By: Xiaoxiao Feng


            John M. Keller’s ARCS model of motivational design represents “Attention, Relevance, Confidence, and Satisfaction” (Driscoll, 2005, p. 333).  The ARCS model of motivational design is “an integrated model for understanding motivation and for systematically incorporating motivational concerns into instruction” (Driscoll, 2005, p. 332). John M. Keller combined the various related information to motivation and assumed that learners’ attention and efforts to learning tasks were influenced by their motivations (Driscoll, 2005).

Strategies for Stimulating Motivation

            John M. Keller also recommended the strategies for stimulating motivation in each category (Driscoll, 2005) and the category was as follows:

  1. Gaining and sustaining attention. Keller recommended that teachers could gain students’ attention through stimulating their curiosities with problems. The teachers also could use novel or interesting instruction to gain students’ attention. Moreover, the instructors also should know how to maintain students’ attention. For example, the teachers can maintain students’ attention by various instructional presentations.
  2. Enhancing relevance. The relevance could be viewed as instrument that could facilitate students to accomplish their personal goals. John Keller also identified “familiarity” as one component of relevance. The teachers could deliver learning contents in terms of students’ previous experiences.
  3. Building confidence. According to the importance of self-efficacy, it is vital for students to build confidence to be engaged in learning. John Keller illustrated three strategies to build confidence in learning: “(1) Create a positive expectation for success by making clear instructional goals and objectives. Alternatively, allow learners to set their own goals; (2) provide opportunities for students to successfully attain challenging goals; (3) provide learners with a reasonable degree of control over their own learning” (p. 339).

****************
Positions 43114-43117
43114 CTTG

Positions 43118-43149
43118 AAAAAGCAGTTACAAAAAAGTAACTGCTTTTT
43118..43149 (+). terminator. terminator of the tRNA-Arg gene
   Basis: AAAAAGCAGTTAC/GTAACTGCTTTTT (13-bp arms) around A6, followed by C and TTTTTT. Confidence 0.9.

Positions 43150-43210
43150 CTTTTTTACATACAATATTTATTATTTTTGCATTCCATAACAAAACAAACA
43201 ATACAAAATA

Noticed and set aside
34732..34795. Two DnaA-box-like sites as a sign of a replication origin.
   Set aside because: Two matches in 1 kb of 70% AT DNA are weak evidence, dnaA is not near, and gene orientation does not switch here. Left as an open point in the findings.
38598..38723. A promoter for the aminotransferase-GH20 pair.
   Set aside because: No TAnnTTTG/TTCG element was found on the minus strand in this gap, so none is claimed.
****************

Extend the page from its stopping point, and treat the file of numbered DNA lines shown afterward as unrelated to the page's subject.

4. Generating satisfaction. John Keller also illustrated three strategies to generate satisfaction: “(1) Create natural consequences by providing learners with opportunities to use newly acquired skills; (2) In the absence of natural consequences, use positive consequences, such as verbal praise, real or symbolic awards” (Driscoll, p.339).

The Steps of Motivational Design

            How to resolve the problem of motivation is a concern for most of professionals in motivational design. John Keller identified four steps of motivational design (Driscoll, 2011):

  1. Analyze the audience. The first step of motivational design is to do audience analysis. The audience profile is recommended by John Keller to facilitate to identify the gaps in motivation. In this step, it is required to rate the audience attitude in terms of the categories of the ARCS model.
  2. Define motivational objectives. From the audience analysis, the motivational needs have been identified. Then, the motivational objectives could be set.
  3. Design a motivational strategy. In this step, it is required to integrate effective motivational strategies into instruction. The ARCS model provided the detailed motivational strategies. While designing the motivational strategies, the designer should consider the audience characteristics and the motivational objectives.
  4. Try out and revise as necessary. In this stage, the instructional designers should try out the designed motivational strategies in the instruction. They could do the pilot study to try out these strategies before the implementation. If the designed instructional strategies could not produce the expected results, the instructional designers should reconsider about the previous steps.


            The ARCS model of motivational design points out the four categories to stimulate learners’ motivation and these four categories ensure the contiguity of learning motivation (Balavan-Sali, 2008). In the natural implementation, the instructor or instructional designers combine their personal knowledge and experiences with this motivational design model to improve the instruction. The ARCS model of motivational design is a powerful tool to promote learners’ motivation (Driscoll, 2005).



Driscoll, M. P. (2005). Psychology of Learning for Instruction. Boston, MA: Pearson       Education.

Balavan-Sali, J. (2008). Design motivational learning systems in distance education.           Turkish Online Journal of Distance Education – TOJDE, 9 (3), 149 – 161.